When it comes to nutrition in schools, the Peninsula School District tries to be “stealthy healthy.” The phrase, coined by Superintendent Chuck Cuzzetto, describes the district’s unusual approach to healthy eating.
“If we advertise that everything is whole grain, we’re using fresh fruits for this or local fruits for that, the kids run away from it — they don’t like it,” said Sid Taylor, the school district’s director of child nutrition. “So what we’ve been doing is, we just haven’t been emphasizing that or advertising that as much anymore. We’re sort of hiding it in the food so the kids don’t know it’s there.”
Taylor said a few examples of hidden nutrition the school has implemented are using beans in taco meat, using turkey instead of ground beef, and using whole grain pizza crust.
“The kids don’t even notice it, and it’s a healthier product,” Taylor said. “We found that, when we first put it out there, we were advertising it to the parents and telling everybody that we have all whole grain pizza crust now. The kids just didn’t want it. The minute we changed just the way we marketed it, the kids started eating it. To a kid, pizza is pizza. That was kind of an ‘ah-ha’ moment.”
Taylor said one of the biggest challenges — and something the district is always looking to improve — is approaching nutrition from the student’s point of view.
“A lot of times, as adults, we look at our menu and think, what sounds good to an adult?” Taylor said. “Sometimes we have to remember that our customers are kids. So improving on that is finding ways of hopefully educating kids to make better, healthier choices, and crave that.”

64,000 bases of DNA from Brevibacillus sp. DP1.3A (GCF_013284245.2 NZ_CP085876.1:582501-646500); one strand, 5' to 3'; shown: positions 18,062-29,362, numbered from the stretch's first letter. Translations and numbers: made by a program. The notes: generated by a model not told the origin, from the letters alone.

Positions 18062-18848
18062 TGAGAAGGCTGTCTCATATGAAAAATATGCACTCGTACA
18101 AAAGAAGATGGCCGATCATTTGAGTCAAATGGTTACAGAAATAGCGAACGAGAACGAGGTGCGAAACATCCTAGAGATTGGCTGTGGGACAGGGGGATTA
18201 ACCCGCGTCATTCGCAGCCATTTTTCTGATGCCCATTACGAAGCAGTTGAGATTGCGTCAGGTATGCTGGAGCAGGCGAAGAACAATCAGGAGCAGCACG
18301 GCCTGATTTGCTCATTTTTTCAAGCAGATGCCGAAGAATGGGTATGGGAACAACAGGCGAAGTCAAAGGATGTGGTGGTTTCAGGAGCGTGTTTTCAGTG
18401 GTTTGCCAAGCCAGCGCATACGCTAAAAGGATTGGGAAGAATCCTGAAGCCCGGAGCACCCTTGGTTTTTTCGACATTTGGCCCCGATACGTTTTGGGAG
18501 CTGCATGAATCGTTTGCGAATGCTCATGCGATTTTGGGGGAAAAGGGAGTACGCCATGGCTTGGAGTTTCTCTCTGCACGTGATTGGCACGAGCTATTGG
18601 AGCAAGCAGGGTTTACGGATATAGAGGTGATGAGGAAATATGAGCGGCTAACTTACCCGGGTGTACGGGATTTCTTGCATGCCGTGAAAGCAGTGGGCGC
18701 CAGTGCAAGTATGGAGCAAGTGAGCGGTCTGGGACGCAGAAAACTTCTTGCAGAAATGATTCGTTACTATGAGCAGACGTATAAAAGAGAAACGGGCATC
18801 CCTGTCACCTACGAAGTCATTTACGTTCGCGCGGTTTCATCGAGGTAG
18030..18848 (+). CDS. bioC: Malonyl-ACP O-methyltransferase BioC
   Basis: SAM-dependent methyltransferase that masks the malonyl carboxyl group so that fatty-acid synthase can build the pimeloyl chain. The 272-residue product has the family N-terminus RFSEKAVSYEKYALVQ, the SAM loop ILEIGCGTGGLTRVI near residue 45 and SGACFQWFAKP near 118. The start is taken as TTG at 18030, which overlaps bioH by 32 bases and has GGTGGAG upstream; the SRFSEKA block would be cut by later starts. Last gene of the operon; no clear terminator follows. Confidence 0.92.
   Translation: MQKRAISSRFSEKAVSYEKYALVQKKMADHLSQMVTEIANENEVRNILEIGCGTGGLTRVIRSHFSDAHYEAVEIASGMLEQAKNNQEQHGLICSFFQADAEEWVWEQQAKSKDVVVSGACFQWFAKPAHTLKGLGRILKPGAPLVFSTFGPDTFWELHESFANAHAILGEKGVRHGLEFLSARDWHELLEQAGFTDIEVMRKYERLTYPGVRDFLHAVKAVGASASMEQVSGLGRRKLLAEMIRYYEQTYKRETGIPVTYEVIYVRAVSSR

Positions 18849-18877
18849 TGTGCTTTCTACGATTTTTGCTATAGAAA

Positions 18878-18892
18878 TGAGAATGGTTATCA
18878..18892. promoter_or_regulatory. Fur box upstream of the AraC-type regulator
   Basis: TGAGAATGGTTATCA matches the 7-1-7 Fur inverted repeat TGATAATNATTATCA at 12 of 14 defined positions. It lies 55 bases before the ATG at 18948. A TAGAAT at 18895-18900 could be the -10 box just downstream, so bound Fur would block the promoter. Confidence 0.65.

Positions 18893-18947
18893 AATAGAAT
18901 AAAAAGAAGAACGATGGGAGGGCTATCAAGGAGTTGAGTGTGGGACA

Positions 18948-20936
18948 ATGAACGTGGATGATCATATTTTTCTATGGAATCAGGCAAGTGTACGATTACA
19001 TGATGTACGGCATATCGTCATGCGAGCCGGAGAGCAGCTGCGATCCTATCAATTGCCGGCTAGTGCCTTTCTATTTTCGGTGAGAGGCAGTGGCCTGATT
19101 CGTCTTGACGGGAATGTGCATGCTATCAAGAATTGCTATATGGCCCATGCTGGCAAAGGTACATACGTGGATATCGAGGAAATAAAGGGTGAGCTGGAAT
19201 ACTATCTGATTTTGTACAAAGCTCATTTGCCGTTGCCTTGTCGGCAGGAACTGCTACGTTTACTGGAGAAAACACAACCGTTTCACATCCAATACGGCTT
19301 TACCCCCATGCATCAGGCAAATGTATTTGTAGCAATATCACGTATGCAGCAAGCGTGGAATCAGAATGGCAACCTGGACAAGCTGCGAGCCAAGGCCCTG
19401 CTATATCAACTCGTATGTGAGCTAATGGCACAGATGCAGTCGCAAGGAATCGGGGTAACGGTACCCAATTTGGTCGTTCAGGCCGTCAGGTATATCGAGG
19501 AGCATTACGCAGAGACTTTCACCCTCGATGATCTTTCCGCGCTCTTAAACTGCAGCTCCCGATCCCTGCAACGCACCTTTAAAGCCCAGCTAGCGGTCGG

In the wake of a renewed national focus on healthy living and nutrition, exemplified through federal legislation such as the Healthy, Hunger-Free Kids Act of 2010, the school district is continually striving to shift toward healthier options for kids. The act mandates specific changes for breakfast.
“On our menu offerings, we have to offer a minimum amount of whole grains,” Taylor said. “Then next year, there’s going to be a minimum amount of fruits or vegetables that have to be taken. This year, just the whole grains need to be offered. We have to offer a certain serving size of whole grains with each breakfast.”
The district already has required students to take a minimum serving of fruits and vegetables during lunch, a change Taylor said has been mostly successful.
Part of the challenge that faces healthy eating is balancing budgets. Organic and fresh foods often cost more, and the district has a bottom line to abide by.
“We do offer some organic foods on our salad bars,” Taylor said. “How we balance the cost with that is typically we look at it (the menu) over a month. There’s items that are more expensive some days, and there’s items that are less expensive, so it balances it throughout the month.”
Taylor said the district looks to buy local foods and purchases heaps of locally grown apples and potatoes, but it’s sometimes difficult when certain foods aren’t in season in the area.
“Naturally, buying local is not only better for the freshness and quality of the food, but it’s better financially,” Taylor said. “Fruits and vegetables, when we can get them locally, we don’t have to pay for all the transport, and the quality is better. The bad thing about it is, the growing season is in the summer, so that’s when most of the fresh vegetables, berries and things are in season. When we’re in school, it’s usually fall through spring, so just at the end of the spring, we start to see a lot of fresher local fruits and vegetables.
“Any time we can buy locally, closer to us here, the better it is,” he said.
Taylor encourages parents to go to www.psd401.net to find more information about the foods their kids are eating. The menus are posted under the central services tab, as well as links to other websites and pages that detail other information about the offerings.